The Field Guide to the North American Teenager by Ben Philippe (YA)

Writing: 4/5 Plot: 4/5 Characters: 4.5/5 Pleasure reading: 5/5

Great YA book! This will be on my top YA book list for the year.

Norris Kaplan, a black French Canadian, born to immigrant Haitian (now divorced) parents, is forced to move to Austin, Texas, so that his mother can follow up on a rare opportunity: a tenure track position at UT Austin as a Creole and Patois scholar. He leaves behind a reasonable (to him) climate, his hockey team, and his best friend. He doesn’t like Texas, or the U.S., or cheerleaders, or football jocks. He doesn’t like the heat, or the constant sweating, or the requisite T-shirt changes. It made sense to him that everything in Texas was bigger: “With this much heat, you needed shadows.” He makes a lot of negative assumptions about everyone he meets, even as he is sure they are making negative assumptions about him.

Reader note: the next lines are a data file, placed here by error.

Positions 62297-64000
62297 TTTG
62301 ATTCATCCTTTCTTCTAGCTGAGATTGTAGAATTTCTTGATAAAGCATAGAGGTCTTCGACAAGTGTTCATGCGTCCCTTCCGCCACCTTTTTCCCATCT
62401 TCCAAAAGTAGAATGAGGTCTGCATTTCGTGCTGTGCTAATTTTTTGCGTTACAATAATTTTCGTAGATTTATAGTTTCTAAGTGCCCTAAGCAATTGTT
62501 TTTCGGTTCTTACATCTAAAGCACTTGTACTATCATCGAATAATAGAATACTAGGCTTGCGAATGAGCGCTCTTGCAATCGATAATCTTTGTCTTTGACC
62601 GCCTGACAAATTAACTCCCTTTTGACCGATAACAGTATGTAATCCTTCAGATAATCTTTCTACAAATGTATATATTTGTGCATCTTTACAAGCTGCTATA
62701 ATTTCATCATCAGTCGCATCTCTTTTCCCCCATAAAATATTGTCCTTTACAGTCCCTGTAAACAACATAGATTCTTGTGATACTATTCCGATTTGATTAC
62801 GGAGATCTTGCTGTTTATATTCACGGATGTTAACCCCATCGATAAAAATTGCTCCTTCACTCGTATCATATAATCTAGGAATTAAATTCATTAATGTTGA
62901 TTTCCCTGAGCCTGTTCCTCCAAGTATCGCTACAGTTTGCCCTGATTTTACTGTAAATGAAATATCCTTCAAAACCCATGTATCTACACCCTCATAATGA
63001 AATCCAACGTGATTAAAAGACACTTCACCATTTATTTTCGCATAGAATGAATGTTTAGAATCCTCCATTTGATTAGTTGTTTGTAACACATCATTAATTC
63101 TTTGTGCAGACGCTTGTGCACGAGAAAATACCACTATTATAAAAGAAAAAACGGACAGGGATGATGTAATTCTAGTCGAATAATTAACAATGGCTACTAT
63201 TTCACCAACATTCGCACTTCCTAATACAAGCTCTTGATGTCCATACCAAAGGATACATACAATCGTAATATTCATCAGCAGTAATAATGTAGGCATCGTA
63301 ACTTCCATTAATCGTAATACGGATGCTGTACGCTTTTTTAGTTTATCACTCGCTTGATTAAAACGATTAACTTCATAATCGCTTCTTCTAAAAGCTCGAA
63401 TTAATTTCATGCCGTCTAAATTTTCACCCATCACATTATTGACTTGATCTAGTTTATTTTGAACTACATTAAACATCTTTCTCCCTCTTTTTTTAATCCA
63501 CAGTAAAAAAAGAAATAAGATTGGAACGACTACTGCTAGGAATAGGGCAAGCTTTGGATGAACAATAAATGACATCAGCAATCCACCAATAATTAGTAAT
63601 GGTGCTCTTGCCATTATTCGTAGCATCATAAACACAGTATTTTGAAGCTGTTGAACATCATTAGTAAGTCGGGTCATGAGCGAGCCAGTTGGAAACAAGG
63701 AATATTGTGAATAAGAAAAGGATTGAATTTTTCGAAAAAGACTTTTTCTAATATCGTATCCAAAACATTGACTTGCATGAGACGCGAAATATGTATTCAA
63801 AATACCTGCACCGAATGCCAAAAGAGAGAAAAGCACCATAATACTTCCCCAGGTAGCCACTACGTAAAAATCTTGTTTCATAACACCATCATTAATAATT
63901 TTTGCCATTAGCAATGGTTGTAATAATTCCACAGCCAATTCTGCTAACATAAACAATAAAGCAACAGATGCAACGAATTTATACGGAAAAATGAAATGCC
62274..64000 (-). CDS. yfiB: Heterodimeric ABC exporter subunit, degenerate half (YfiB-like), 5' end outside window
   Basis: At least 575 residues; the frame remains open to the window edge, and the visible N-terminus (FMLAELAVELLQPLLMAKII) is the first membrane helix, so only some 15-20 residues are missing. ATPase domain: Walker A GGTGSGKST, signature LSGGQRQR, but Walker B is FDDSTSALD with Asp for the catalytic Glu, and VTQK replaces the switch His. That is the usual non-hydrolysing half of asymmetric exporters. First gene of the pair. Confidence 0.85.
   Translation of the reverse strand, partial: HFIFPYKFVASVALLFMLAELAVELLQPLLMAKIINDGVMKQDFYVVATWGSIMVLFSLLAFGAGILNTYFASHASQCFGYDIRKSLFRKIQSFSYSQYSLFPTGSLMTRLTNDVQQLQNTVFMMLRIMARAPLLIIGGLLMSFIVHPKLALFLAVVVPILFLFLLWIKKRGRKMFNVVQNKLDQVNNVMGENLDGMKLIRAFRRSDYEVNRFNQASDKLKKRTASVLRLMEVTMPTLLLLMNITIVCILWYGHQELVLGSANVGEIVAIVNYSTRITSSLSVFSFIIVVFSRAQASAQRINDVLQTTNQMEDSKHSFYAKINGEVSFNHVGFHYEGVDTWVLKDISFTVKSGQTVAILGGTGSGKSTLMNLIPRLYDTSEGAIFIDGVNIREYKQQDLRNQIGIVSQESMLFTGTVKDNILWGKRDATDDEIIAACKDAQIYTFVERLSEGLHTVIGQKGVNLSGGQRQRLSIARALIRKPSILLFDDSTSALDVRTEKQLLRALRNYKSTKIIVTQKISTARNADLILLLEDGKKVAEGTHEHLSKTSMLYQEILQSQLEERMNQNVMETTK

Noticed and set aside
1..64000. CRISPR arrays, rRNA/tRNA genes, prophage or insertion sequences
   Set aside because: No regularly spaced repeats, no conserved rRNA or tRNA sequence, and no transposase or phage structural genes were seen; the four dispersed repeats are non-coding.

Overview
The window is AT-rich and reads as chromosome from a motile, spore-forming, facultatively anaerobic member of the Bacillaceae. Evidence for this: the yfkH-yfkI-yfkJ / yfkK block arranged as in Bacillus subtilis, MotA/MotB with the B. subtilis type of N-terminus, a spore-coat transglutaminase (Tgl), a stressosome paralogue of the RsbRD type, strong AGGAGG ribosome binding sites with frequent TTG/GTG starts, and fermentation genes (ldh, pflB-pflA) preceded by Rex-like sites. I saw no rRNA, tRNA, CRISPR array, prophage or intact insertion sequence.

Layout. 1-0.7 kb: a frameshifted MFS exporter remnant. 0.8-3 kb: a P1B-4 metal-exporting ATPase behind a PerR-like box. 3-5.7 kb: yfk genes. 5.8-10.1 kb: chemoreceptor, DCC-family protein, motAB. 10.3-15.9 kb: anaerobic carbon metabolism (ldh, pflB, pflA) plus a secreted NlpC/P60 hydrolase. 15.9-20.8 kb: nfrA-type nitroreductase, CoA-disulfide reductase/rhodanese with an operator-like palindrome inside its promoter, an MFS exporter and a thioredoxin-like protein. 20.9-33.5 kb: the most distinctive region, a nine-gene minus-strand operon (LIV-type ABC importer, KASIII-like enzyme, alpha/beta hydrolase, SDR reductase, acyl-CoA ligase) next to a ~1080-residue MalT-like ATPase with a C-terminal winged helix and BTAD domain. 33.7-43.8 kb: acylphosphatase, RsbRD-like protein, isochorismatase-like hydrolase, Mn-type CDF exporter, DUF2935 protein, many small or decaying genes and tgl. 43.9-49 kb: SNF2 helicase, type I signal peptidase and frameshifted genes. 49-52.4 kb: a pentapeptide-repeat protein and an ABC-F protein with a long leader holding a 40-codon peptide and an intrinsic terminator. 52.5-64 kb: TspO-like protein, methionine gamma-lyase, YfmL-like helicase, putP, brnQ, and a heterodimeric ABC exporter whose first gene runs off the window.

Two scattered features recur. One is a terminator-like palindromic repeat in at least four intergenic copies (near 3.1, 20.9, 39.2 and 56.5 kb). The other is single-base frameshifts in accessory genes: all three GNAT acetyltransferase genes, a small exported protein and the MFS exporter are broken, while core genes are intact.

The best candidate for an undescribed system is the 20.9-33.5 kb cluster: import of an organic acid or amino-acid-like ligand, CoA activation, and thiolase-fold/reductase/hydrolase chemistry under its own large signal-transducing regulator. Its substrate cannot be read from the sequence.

It’s the classic “Outsider in High School” plot line, but executed beautifully, unconventionally, and laugh-out-loud funny. Norris is grumpy and always expects the worst of everyone. Almost against his will, he makes a friend (Liam — the monk — who Norris admits is “an aggressively chill human being”), helps a cheerleader with her work schedule in exchange for dating tips, and even begins to see the jocks (embodied by Patrick aka “Hairy Armpits”) in a new light.

An hysterical, coming-of-age story, where I liked the protagonist a lot at the beginning, but liked him even more by the end.

Great quotes:
“Texas cheerleaders really are just laboratory-engineered little bags of evil, aren’t they?”

“As he suspected, Original Thought had died in the desert on its way to Texas, baked under the sun for a few miles, and been slaughtered for sustenance when provisions had dwindled.”

“It wasn’t that he didn’t know what to do at parties. He just found them viscerally boring: like getting dressed for a big night out and then spending your evening in an intermission lobby, bumping against people you vaguely recognize and fumbling to align conversation topics for brief windows of validation.”

Maddie (the cheerleader) wants to help him with his dating disasters: “We’re talking about dating here. I’m the genius janitor, there’s a complex equation on the chalkboard after hours … Give me some chalk and let me solve it!”